Movie: Never Let Me Go
What Is It? Taking place in an alternate present-day England with no disease, people are bred to be organ donors. By their mid-20s, these people begin their donations, and after three or four, they “complete” (die). Living sheltered lives away from real society, three of these people—Kathy, Ruth, and Tommy—have a romantic triangle that plays out against their short, devalued lives.
Director: Mark Romanek—known as one of the best music video directors around (he’s responsible for two of my all-time favorites: Nine Inch Nails’ “Closer,” and Johnny Cash’s “Hurt”), Romanek made his feature film debut with 2002’s Robin Williams drama One Hour Photo. This is his second film.
Notable Cast: Carey Mulligan (an Oscar nominee last year for the wonderful An Education), Keira Knightley, and Andrew Garfield (star of the upcoming The Social Network and recently cast as the next Spider-Man) play the three lead characters.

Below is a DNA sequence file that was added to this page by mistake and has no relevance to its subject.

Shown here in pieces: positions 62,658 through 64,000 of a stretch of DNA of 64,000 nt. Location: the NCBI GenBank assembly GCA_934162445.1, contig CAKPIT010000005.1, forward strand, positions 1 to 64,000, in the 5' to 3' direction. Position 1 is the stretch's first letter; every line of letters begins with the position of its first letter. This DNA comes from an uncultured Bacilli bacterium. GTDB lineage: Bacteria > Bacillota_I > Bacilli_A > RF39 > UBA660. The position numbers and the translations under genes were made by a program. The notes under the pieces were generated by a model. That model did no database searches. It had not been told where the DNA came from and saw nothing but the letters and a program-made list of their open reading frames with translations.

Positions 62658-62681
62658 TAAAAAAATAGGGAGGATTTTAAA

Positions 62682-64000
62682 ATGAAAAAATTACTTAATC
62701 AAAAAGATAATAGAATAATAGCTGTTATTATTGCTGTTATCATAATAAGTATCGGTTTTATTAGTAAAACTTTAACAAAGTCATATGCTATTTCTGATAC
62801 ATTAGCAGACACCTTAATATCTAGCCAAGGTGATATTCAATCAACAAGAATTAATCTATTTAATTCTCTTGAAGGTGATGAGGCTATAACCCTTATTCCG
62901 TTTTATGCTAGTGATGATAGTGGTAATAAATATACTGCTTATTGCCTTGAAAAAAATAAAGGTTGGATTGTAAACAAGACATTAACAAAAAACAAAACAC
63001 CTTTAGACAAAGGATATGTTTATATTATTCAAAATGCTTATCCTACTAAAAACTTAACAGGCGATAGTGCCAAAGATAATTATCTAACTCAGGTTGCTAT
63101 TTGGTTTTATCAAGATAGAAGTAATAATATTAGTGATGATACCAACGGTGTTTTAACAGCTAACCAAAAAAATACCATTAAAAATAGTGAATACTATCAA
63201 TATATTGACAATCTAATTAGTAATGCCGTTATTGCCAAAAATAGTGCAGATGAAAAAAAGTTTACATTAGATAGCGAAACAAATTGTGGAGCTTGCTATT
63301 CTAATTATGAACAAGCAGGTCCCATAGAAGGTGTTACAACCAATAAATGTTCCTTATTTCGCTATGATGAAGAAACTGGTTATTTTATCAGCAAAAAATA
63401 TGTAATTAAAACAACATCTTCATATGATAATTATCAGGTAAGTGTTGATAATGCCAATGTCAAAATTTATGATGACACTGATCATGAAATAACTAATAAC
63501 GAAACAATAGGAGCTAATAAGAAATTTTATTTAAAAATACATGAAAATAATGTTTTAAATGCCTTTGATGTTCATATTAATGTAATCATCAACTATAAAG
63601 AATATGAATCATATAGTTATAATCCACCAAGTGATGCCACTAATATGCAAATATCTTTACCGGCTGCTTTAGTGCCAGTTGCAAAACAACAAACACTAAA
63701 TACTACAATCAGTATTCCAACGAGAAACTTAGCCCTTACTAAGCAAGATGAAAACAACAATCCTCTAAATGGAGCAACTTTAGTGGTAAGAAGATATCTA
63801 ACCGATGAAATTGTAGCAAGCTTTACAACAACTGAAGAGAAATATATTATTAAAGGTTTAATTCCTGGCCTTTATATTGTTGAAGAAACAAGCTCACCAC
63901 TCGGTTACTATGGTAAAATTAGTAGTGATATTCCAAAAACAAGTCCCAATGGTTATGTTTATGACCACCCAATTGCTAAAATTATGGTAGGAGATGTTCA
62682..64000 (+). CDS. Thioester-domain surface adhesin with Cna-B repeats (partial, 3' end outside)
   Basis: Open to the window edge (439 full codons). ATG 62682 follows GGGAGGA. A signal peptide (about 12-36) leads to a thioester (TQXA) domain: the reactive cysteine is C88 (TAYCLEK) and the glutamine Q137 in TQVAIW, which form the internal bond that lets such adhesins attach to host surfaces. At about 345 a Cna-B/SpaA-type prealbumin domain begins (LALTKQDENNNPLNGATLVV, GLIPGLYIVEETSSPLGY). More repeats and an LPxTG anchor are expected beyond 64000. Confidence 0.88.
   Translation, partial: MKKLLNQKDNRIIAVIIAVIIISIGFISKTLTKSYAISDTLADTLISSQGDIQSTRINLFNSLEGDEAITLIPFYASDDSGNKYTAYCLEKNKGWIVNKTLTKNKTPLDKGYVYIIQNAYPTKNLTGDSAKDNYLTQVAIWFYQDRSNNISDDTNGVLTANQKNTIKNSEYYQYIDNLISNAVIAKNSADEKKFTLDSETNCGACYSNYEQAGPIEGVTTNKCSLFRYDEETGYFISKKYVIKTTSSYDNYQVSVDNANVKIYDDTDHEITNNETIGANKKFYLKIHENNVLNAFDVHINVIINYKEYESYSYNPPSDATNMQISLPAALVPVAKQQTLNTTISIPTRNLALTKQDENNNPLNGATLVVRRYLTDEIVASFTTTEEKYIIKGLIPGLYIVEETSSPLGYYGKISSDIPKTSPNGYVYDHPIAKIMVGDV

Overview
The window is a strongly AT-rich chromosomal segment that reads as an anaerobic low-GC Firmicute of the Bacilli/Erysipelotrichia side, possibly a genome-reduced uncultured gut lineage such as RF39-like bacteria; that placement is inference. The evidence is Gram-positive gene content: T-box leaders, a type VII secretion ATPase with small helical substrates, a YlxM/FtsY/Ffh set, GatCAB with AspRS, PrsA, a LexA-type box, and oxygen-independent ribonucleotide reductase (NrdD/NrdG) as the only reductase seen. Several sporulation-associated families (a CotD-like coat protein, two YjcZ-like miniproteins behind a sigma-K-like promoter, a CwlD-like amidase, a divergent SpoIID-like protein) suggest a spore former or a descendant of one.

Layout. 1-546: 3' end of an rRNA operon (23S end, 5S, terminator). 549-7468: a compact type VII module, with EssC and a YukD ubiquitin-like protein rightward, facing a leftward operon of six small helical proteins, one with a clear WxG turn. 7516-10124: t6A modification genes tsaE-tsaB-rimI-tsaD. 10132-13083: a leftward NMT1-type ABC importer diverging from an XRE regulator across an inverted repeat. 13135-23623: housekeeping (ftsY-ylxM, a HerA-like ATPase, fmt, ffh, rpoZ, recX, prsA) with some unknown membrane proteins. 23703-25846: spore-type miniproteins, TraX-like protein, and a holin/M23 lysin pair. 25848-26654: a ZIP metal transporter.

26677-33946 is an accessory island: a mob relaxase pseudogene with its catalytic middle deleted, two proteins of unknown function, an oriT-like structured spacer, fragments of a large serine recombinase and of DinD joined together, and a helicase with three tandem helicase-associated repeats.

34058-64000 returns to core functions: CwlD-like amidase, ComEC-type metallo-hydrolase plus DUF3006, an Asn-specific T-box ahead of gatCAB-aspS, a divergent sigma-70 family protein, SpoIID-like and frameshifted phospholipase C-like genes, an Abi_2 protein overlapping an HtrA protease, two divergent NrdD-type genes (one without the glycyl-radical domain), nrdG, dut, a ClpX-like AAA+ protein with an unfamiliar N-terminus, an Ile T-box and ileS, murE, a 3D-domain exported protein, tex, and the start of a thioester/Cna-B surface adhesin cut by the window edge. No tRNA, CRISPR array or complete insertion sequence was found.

Notable Crew: Alex Garland, writer of The Beach, adapted the novel by Kazuo Ishiguro.
The Grade: B-
Thoughts: Overall, it was good, but I liked it better when it was called Blade Runner. Sure, the movies are radically different, but the themes they tackle are so uniquely similar that it’s impossible not to draw comparisons. You can safely think of this as Blade Runner minus the sci-fi elements, with a touch of British class drama thrown in.
As is the case with all of Romanek’s videos, the visuals are generally quite stunning, and the three leads do a wonderful job, particularly Mulligan’s melancholy narration and a scene towards the end where Garfield’s character lets his whole soul pour out.